Virginia Woolf once said, “You cannot find peace by avoiding life”. It’s advice New Zealand photographer Stu Robertson has taken to heart; the ambitious artist is pursuing peace by travelling to every country on the planet to create portraits of 10,000 people, each holding a single white rose – an ancient symbol of peace.
The project is called Peace in 10,000 Hands, it has already broken local crowd-funding records, and this weekend it’s coming to the Auckland Museum in the form of a new film. To commemorate the International Day of Peace, the museum will be projecting Stu’s new film, Illuminate: Peace Day, on its northern facade from Friday, September 19 to Sunday, September 21, screening in 15-minute loops from 6-10pm.
Stu kindly set aside some time in his busy schedule to talk to D-Photo about the film, the greater project it comes from, and the many marvellous encounters he has had putting it all together:
New Zealand photojournalist Robin Hammond has been reaping much global attention for his daring projects shedding light on human rights abuses in some of the world’s most conflicted regions. He has been the recipient of the W Eugene Smith Fund for Humanistic Photography, the Carmignac Gestion Photojournalism Award, World Press Photo prize-winner, and now adds a 2014 Getty Images Creative Grant to his impressive resumé.
The Getty Creative grants are issued to support non-profit organisations with limited funding to contract a photographer and communications professional to help spread its message. Hammond receives this year’s grant to go towards his new project, Love in a Time of Persecution, which will illuminate the plight of the lesbian, gay, bisexual and transgender (LGBT) communities in Africa who are routinely threatened with the death penalty, prison and ‘corrective rape’ if not already forced into hiding.
Hammond will work with The International Gay and Lesbian Human Rights Commission and the Bring Me Joy communications agency to raise awareness of these injustices through a social media campaign based around Hammond’s imagery and stories ...full story
Travel photographer Andy Belcher examines the tools necessary for crafting one of his first successful motorcycle images
In 1979 I met a young lady who jumped out of perfectly good aeroplanes and rode her own motorcycle. We got married and enjoyed many adventures together. At the time I had never ridden a motorcycle, but always had a secret desire to try. We bought a little 185cc trail bike and rode it two-up, wearing silly-looking nylon suits. We progressed to a 500cc V-twin, which we rode half way around Australia. Since then I have ridden over 200,000 kilometers on two wheels, including six trips around Aotearoa. I now own one of the best touring machines, a Honda ST1300 V-four. (more…)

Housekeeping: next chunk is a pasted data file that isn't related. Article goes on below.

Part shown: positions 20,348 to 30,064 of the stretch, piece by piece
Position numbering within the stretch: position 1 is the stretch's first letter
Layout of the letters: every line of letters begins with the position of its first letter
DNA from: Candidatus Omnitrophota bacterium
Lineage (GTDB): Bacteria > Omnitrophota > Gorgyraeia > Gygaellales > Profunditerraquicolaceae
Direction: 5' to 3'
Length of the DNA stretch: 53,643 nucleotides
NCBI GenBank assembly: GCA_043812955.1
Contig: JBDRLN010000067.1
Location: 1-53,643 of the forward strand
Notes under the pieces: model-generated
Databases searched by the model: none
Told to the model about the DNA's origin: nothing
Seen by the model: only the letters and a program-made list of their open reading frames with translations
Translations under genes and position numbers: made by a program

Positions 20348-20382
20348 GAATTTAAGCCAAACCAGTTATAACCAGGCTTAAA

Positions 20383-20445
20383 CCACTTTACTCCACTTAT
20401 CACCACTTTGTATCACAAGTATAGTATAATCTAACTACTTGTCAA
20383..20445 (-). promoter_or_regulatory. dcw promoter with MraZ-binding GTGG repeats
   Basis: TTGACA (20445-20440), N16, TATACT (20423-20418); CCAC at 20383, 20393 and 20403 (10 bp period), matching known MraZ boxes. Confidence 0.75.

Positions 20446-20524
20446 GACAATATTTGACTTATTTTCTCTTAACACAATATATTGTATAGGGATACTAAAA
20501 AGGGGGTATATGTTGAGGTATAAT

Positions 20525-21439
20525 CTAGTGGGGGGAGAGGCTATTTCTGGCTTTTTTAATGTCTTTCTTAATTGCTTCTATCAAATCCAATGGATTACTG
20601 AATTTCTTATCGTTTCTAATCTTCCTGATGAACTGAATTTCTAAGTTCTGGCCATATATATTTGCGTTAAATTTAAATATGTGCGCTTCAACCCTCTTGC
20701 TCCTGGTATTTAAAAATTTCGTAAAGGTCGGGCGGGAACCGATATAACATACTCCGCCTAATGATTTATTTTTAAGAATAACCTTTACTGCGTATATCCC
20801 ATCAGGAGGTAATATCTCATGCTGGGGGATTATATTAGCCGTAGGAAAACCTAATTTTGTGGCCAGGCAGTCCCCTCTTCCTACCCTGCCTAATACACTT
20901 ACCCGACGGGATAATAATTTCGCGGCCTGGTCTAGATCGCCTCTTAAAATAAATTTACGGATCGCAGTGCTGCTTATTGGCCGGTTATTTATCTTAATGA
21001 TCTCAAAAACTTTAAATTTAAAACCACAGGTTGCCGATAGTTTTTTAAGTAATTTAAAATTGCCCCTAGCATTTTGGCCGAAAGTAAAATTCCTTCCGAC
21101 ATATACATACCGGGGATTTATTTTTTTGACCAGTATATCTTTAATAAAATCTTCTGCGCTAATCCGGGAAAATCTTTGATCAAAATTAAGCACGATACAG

Photographers familiar with the world of advertising will know what an achievement it is to be featured in the international Lürzer’s Archive 200 Best Ad Photographers Worldwide; this special publication goes out to thousands of influential art directors around the globe. Acknowledging the huge advances in CGI within the industry, the publication also recently began to publish a new special, dedicated to the 200 Best Digital Artists Worldwide – and local photographer Kelvin Gilbert now counts himself amongst that number.
A photography school graduate from Palmerston North’s Universal College of Learning, Kelvin has gone on to win accolades locally and internationally for his creatively distinctive imagery, including being named New Zealand’s Illustrative Photographer of the Year 2013. He now adds having two images published in the Lürzer’s Archive‘s 200 Best Digital Artists worldwide 15/16 special to his impressive resume. Kelvin chats to D-Photo about the win:
D-Photo: How did you come to enter 200 Best Digital Artists Worldwide competition?
Everybody working in Photoshop will be familiar with layers. After all, they’re one of the many assets of this program, but very few users take advantage of the layer blending modes. In general, there is more than one way to achieve a certain outcome in Photoshop, but quite often a simple change in blending mode, perhaps in combination with a layer mask, can get you there quicker and with less effort.
Here, I run through most of the available blending modes, with a short description of what each does. In a follow-on article next issue I will show you how to make use of blending modes in your day-to-day photography. Editing programs other than Photoshop (Corel PaintShop Pro and Photoshop Elements, for example) also use layers and blending modes.
Perched near the upper-left corner of the Layers panel you will find the pop-up menu for blending modes with a long list of choices.
Open an image, duplicate the layer, ...full story